Fishermen in the very upper reaches of the Chesapeake in and around the Susquehanna Flats area have been reporting good fishing in general for striped bass. The action can vary on the whims of fish, boat traffic and weather but fishermen continue to report there are fish in the area. The bulk of the fish are legal-sized with most being in the 18” to 24” size range. Topwater lures in the shallower areas seems to be producing better than trying to fish in the channel areas. Fishermen in the area are also enjoying a new found freedom as of June 1st and are no longer hampered by a size slot or areas they can fish. There are still plenty of white perch in the lower Susquehanna and adjoining areas and more than a few fishermen have been targeting them with small jigs, sinners or spoons. Sean Casey caught this 1lb, 6oz white perch recently on a small spoon near the mouth of Rock Run Creek.
Fishing for channel catfish also continues to be excellent in the lower Susquehanna and Elk Rivers. Cut bait, chicken livers or nightcrawlers have been accounting for some large cats. Largemouth bass fishermen have also been catching them now and then on lures meant for largemouth bass. Nate Hawthorne was recently fishing in the Furnace Bay area of the Susquehanna with his dad when he caught and released this nice largemouth.
Fishermen in the Patapsco River area report good fishing for white perch and that the trolling action for striped bass is picking up. The best trolling action has tended to be deep and some fishermen are getting good results with bottom bouncing techniques. The NOAA Buoy at the mouth of the Patapsco is currently showing a water temperature around 69-degees. Boats have been trolling out in front of the Patapsco and across the bay to Swan Point trying channel edges and structure such as rock piles and knolls. The action has been described by captains as a pick with most fish caught on umbrella and tandem rigged swimming shads and sassy shad dressed medium-sized bucktails. The trolling efforts continue south to the Bay Bridge with some of the better reports coming from the Baltimore Light- Sandy Point Light channel edge.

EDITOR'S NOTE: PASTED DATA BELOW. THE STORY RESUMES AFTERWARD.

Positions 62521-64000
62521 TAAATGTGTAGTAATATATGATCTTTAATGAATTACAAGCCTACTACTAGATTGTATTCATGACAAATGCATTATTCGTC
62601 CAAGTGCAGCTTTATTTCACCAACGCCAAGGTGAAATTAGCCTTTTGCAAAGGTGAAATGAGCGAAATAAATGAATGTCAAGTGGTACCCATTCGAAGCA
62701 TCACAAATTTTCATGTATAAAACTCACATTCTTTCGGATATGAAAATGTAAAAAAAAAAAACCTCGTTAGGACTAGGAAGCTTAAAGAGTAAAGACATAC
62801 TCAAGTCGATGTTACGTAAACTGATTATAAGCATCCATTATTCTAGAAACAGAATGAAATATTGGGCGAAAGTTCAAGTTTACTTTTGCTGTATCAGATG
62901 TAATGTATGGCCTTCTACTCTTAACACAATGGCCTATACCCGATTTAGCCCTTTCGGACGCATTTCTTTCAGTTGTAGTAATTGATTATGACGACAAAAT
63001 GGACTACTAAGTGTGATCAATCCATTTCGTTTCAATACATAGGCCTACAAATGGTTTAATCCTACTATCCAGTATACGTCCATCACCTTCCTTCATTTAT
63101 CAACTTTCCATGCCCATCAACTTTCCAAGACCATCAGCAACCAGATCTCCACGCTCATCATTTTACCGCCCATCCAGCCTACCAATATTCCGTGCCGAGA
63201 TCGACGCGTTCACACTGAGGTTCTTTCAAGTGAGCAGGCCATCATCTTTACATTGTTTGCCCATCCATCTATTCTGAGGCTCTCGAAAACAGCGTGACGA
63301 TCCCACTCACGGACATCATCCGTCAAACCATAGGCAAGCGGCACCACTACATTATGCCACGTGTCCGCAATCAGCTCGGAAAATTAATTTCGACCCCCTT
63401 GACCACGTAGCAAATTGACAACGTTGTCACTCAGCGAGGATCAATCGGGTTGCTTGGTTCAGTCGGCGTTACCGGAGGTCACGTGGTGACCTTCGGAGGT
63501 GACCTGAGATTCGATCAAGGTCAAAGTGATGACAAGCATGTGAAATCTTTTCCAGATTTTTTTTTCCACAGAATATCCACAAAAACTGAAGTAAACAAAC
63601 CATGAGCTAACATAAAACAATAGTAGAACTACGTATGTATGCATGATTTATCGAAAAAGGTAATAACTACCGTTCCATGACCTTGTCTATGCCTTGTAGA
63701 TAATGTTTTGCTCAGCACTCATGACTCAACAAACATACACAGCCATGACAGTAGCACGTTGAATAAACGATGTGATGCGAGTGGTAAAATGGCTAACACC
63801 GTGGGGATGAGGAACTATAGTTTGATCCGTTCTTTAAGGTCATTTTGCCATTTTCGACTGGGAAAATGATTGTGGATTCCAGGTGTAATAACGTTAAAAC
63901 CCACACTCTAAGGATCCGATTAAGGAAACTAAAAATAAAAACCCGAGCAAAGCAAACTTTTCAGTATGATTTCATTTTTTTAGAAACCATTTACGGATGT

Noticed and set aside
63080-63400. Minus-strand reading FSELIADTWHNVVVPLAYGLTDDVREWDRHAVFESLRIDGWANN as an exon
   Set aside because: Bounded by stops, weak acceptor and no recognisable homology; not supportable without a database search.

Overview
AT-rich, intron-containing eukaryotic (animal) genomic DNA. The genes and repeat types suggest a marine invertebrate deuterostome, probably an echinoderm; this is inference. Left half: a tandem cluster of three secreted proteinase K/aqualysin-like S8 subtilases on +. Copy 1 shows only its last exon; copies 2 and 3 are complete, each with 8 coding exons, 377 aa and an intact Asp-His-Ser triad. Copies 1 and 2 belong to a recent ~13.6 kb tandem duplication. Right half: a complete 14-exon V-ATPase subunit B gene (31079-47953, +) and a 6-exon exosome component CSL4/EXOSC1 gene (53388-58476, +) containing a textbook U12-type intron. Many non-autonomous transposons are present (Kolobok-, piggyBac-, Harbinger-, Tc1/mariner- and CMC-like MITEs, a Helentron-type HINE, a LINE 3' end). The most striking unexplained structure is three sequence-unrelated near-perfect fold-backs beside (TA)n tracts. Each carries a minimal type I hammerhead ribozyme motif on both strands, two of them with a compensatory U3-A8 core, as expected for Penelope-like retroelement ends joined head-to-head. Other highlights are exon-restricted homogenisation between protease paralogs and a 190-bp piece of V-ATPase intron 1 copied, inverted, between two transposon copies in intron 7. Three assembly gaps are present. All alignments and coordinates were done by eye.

A number of fishermen have begun to chum at locations such as the channel edge in front of Podickory Point and Baltimore Light, the Mud Flats, the Sewer Pipe, Love Point with mixed results. Some anglers have done very well with some of their catch measuring over 30” in length; others have not been so lucky. Fishermen have also started to live line white perch in a few locations such as the Bay Bridge and Podickory Point. A few spot have been showing up in the middle bay region so perhaps upper bay fishermen will be able to catch spot for bait soon.
Fishermen fishing from the fishing piers and prominent points in the upper bay region have been catching a mix of white perch, channel catfish, and striped bass and in the Sandy Point area a few croakers. Recreational crabbers reported slim pickings in the form of blue crabs over the weekend with many reporting getting skunked for their efforts.
Mid Bay Region: